The iconic ’80s romantic comedy that ensured John Cusack’s place as the
ultimate geek crush. Cusack is a recent high school graduate with little plan for the future (“I don’t want to sell anything, buy anything, or process anything as a career”) besides getting pretty class valedictorian Ione Skye to be his girl. To the surprise of everyone, including Skye’s overprotective father John Mahoney, the two begin an intense relationship that threatens to crumble when Mahoney gets involved.
Saturday, July 30
THE SURE THING (Rob Reiner, US 1985, 100 min.)
Opposites attract in this smart romantic comedy about two college students who drive each other crazy during a cross-country road trip. In his first starring role, John Cusack establishes himself as the ultimate ’80s crush with his wide-eyed enthusiasm and charisma, while Daphne Zuniga plays his serious and scholarly counterpart to perfection.
Friday, Aug. 5 and Sunday, Aug. 7
THE PRINCESS BRIDE (Rob Reiner, US 1987, 98 min.)
“As you wish.” Dashing stable boy turned pirate Wesley (Cary Elwes) must rescue his true love Buttercup (Robin Wright) from the clutches of evil Prince Humperdink with the help of a magician (Billy Crystal), a giant (Andre the Giant), and a vengeful swordsman (Mandy Patinkin). Director Rob Reiner drew on his background in comedy to create a lighthearted antidote to the self-important fantasy films of the 1980s, one that has since become a beloved family classic.
Saturday, Aug. 6 and Sunday, Aug. 7
BEETLEJUICE (Tim Burton, US 1988, 92 min.)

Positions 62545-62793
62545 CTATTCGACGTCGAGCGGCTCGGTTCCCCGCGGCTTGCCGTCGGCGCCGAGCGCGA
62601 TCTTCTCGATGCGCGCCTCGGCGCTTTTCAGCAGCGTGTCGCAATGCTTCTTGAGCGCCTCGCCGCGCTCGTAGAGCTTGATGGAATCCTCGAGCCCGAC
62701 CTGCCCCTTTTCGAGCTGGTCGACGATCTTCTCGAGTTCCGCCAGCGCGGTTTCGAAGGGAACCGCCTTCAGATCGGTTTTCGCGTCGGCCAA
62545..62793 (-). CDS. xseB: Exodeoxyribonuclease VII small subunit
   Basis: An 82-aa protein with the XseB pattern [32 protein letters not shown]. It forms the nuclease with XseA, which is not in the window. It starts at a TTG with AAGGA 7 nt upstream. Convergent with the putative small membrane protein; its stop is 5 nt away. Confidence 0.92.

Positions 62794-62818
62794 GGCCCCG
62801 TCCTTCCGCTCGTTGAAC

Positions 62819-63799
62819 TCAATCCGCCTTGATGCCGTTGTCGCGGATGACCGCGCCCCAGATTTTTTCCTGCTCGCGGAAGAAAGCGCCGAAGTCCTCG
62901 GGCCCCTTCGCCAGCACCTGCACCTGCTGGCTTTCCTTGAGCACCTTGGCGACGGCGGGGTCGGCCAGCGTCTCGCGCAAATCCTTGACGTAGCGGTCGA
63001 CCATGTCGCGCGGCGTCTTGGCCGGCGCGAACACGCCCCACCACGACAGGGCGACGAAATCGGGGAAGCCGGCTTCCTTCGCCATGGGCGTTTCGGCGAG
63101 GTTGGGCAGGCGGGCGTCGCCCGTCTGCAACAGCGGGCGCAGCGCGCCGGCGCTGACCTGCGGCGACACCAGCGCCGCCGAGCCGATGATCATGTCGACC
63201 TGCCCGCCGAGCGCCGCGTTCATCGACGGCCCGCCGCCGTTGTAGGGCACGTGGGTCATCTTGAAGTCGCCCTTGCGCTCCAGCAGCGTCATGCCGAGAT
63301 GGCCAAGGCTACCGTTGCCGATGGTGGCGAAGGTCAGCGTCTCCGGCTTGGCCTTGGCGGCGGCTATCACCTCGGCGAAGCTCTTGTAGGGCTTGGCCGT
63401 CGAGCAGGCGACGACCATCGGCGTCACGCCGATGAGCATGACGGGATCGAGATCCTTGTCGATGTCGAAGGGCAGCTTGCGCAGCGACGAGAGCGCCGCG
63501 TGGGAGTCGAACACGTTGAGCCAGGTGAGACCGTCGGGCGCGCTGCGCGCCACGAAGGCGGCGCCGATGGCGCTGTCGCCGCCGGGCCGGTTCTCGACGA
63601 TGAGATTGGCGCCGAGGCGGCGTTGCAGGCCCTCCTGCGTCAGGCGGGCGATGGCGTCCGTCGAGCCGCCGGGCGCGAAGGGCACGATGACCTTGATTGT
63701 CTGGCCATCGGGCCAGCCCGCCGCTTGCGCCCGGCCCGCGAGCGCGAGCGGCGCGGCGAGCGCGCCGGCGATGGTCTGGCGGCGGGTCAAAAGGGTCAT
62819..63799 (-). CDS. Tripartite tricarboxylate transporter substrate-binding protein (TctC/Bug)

A pair of newly dead newlyweds returns to their country home to discover unwanted guests: an obnoxious yuppie family whom the spirits want evicted at once. The crude “bio-exorcist” Betelgeuse (Michael Keaton) seems to be their only hope, but the self-proclaimed “ghost with the most” proves to be an even bigger burden. Tim Burton’s follow-up to Pee-Wee’s Big Adventure is a funny, scary, and creepy romp that’s even more wildly imaginative than its predecessor.
Friday, Aug. 12 and Sunday Aug. 14
POLTERGEIST (Tobe Hooper, US 1982, 114 min.)
“They’re heeere.” Directed by The Texas Chainsaw Massacre’s Tobe Hooper, but overwhelmingly bearing the stylistic fingerprints of writer/ producer Steven Spielberg, Poltergeist represents an unholy marriage of family film and intense horror cinema. The haunted house genre moves to the suburbs, as a family discovers that the mysterious occurrences in their new tract home — at first amusing bits of mischievous telekinesis, later more terrifying acts of deadly violence — may have something to do with the Native American burial ground underneath their subdivision.
Saturday, Aug. 13 and Sunday, Aug. 14
FRIDAY THE 13th (Sean Cunningham, US 1980, 95 min.)
Ah — beautiful
Friday, Aug. 19 and Sunday, Aug. 21
DIRTY DANCING (Emile Ardolino, US 1987, 100 min.)
“Nobody puts baby in a corner.” Indeed. Jennifer Grey is “Baby,” a plain-Jane daddy’s girl, poised in the 1960s to enter the Peace Corps before going to college and marrying a doctor. But Baby’s life is suddenly changed one summer when she goes on a family trip to the Catskills and falls in love with hunky dance instructor Patrick Swayze. With his regular dance partner on ice, Baby steps in. Let the dance montage begin!
Saturday, Aug. 20 and Sunday, Aug. 21
XANADU (Robert Greenwald, US 1980, 93 min.)
Olivia Newton-John is Kira, a mysterious muse sent to inspire struggling artist Michael Beck in 1980s
Friday, Aug. 26 and Sunday, Aug. 28
FAST TIMES AT RIDGEMONT HIGH (Amy Heckerling, US 1982, 90 min.)
Based on author Cameron Crowe’s undercover exploits at a
Saturday, Aug. 27 and Sunday, Aug. 28
REAL GENIUS (Martha Coolidge, US 1985, 108 min.)
A group of whiz kids at
Regular Dryden admission for each film: $8 general/$6 students and members. For more information call (585) 271-3361 or visit dryden.eastmanhouse.org